There was once was a time when the Palawai Basin teemed with acres of pineapple. In 1992, however, when the last commercial pineapple was plucked from the island of Lana’i, these dusty plains on the outskirts of Lana’i City reverted to an empty field. Well, almost. As it turns out, about a half mile from the highway in the Palawai hinterlands is a small hill which is covered in petroglyphs. Estimated to be at least 200 years old, these rock etchings make the island’s pineapple era look like a recent fad. While the Luahiwa petroglyphs are similar in appearance to those which are found elsewhere on the island, (such as those at Kaiolohia and Kaunolu), what makes the etchings at Luahiwa so special is not only their proximity to town, but the staggering number of individual drawings which number close to 1,000. Set only 10 minutes outside of Lana’i City, a zig-zagging series of former pineapple roads leads to the base of the conspicuous bluff. After ascending a small hill and bushwhacking through brush, the search for the carvings is like an archeological Easter egg hunt where an ancient drawing could appear at any moment. Despite the number of etchings, however, modern graffiti and recent alterations have marred many of the largest carvings. Nevertheless, those who scramble along the red dirt scree slope can still find carvings which have sat undisturbed since the days of the original Hawaiians.

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Lana'i Rush Hour

If someone were to ship a Toyota Prius to the island of Lana’i, they could cover every mile of the island’s paved roads on a single gallon of gas. Twice. With only 30 miles of paved road (compared to 300 miles of unpaved roads), and 3,300 residents, traffic on Lana’i is rarely an issue. This is a look at the island’s main highway, which connects Lana’i City with Hulopo’e Bay and the ferry terminal to Maui. During times when the traffic is particularly low, it’s even possible (though not exactly legal), to skateboard down the center of the highway in the middle of broad daylight. For video of what exactly that looks like, check out the link below. In addition to the refreshing lack of traffic, the highway is flanked by Cook Island pines which have been planted as a means of capturing the cloud vapor. The moisture from the clouds is absorbed by the pine needles and subsequently finds its way into the island’s groundwater. Even to this day, it’s estimated that a healthy percentage of the island’s water is captured by the trees which line the highway and the hillside.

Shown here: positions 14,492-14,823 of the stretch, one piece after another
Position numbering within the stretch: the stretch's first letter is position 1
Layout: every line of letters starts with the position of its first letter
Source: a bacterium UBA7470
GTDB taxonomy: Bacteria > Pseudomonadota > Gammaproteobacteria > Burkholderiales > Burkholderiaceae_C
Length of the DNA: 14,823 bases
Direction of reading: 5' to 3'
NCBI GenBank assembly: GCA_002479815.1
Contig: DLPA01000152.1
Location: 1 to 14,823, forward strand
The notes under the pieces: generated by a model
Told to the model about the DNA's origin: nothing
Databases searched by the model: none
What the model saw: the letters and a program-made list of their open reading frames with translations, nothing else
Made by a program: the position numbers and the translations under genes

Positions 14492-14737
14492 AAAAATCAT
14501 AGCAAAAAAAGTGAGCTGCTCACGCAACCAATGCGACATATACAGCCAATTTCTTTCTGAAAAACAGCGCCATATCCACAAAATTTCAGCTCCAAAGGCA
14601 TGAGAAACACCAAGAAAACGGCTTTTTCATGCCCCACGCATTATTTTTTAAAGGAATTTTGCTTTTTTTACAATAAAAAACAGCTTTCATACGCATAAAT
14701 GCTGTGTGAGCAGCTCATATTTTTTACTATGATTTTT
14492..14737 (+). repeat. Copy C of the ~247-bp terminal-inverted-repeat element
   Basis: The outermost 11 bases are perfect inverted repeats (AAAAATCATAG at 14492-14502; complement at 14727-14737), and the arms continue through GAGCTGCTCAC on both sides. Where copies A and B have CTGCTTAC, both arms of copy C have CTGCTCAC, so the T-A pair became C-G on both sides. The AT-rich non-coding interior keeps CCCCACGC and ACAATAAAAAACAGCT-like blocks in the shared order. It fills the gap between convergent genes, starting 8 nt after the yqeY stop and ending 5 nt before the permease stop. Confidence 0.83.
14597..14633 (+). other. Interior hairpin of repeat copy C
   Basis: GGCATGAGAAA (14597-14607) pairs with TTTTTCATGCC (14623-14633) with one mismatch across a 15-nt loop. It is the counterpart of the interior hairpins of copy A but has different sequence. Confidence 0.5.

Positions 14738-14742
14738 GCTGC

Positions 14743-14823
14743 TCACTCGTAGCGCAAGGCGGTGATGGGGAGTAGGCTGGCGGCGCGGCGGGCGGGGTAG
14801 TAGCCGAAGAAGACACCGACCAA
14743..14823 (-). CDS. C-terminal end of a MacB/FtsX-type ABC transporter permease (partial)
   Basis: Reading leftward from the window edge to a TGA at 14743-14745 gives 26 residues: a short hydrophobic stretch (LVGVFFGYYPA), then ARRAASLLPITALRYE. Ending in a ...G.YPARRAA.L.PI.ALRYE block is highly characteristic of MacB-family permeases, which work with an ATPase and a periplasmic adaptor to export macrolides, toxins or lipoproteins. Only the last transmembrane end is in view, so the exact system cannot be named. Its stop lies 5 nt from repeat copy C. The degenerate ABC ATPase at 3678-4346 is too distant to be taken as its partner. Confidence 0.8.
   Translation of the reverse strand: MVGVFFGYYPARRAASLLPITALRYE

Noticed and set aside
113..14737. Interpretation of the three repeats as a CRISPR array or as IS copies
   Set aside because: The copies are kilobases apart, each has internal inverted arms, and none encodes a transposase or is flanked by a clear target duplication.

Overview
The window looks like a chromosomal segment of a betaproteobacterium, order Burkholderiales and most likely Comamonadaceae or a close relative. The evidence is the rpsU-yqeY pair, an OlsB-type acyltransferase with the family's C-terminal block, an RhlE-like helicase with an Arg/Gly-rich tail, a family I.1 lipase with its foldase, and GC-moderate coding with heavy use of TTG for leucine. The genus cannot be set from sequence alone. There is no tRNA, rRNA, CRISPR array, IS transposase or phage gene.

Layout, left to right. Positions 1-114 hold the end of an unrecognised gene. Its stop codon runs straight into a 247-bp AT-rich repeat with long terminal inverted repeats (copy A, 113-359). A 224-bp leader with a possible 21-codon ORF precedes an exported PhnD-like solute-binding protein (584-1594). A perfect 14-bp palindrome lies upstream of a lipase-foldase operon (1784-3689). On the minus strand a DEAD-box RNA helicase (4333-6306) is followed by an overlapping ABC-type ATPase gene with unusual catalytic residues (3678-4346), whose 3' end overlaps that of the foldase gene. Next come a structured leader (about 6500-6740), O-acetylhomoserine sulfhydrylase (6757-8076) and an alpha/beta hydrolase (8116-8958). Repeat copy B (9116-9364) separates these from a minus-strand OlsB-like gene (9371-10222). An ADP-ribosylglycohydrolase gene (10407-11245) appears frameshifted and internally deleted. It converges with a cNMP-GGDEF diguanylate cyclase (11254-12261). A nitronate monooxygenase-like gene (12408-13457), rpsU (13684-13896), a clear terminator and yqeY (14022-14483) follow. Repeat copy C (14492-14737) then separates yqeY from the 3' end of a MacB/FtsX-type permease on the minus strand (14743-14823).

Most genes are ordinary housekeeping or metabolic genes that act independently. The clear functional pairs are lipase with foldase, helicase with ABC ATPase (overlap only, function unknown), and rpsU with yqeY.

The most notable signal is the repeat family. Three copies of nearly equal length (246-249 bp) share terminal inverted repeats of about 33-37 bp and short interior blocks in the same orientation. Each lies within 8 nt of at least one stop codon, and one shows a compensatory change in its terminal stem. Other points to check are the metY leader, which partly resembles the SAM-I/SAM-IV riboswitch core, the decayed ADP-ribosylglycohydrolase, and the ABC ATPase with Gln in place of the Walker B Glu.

The Liberty Ship of Shipwreck Beach

Of all the sights along Lanai’s northeastern coast, none are more famous than the rusting Liberty ship which rises up from the shallow coral reef. Although it appears to be a legitimate shipwreck, this concrete ship was intentionally scuttled as an economical means of disposal. Just because the World War II relic was intentionally run aground, however, doesn’t mean that other vessels don’t lie on the ocean floor. Up the coast at Awalua, a smaller shipwreck sits stuck on the reef in waters which teem with turtles and sharks. At an undiscovered location, the American ship “London” sits in a watery-grave after running aground in 1826. What’s particularly enchanting about the “London” wreck is how it allegedly sank with with a cache of bullion which has purportedly yet to be found. When visiting Lana’i today, the area around “Shipwreck Beach” (traditionally known as Kaiolohia) is a popular spot for beachcombing, strolling on the sand, and hiking back to ancient petroglyphs which are tucked in a coastal valley. Photographing the ship, of course, is another popular pursuit, and if you’re lucky you’ll encounter a group of kitesurfers racing past the crumbling hull.

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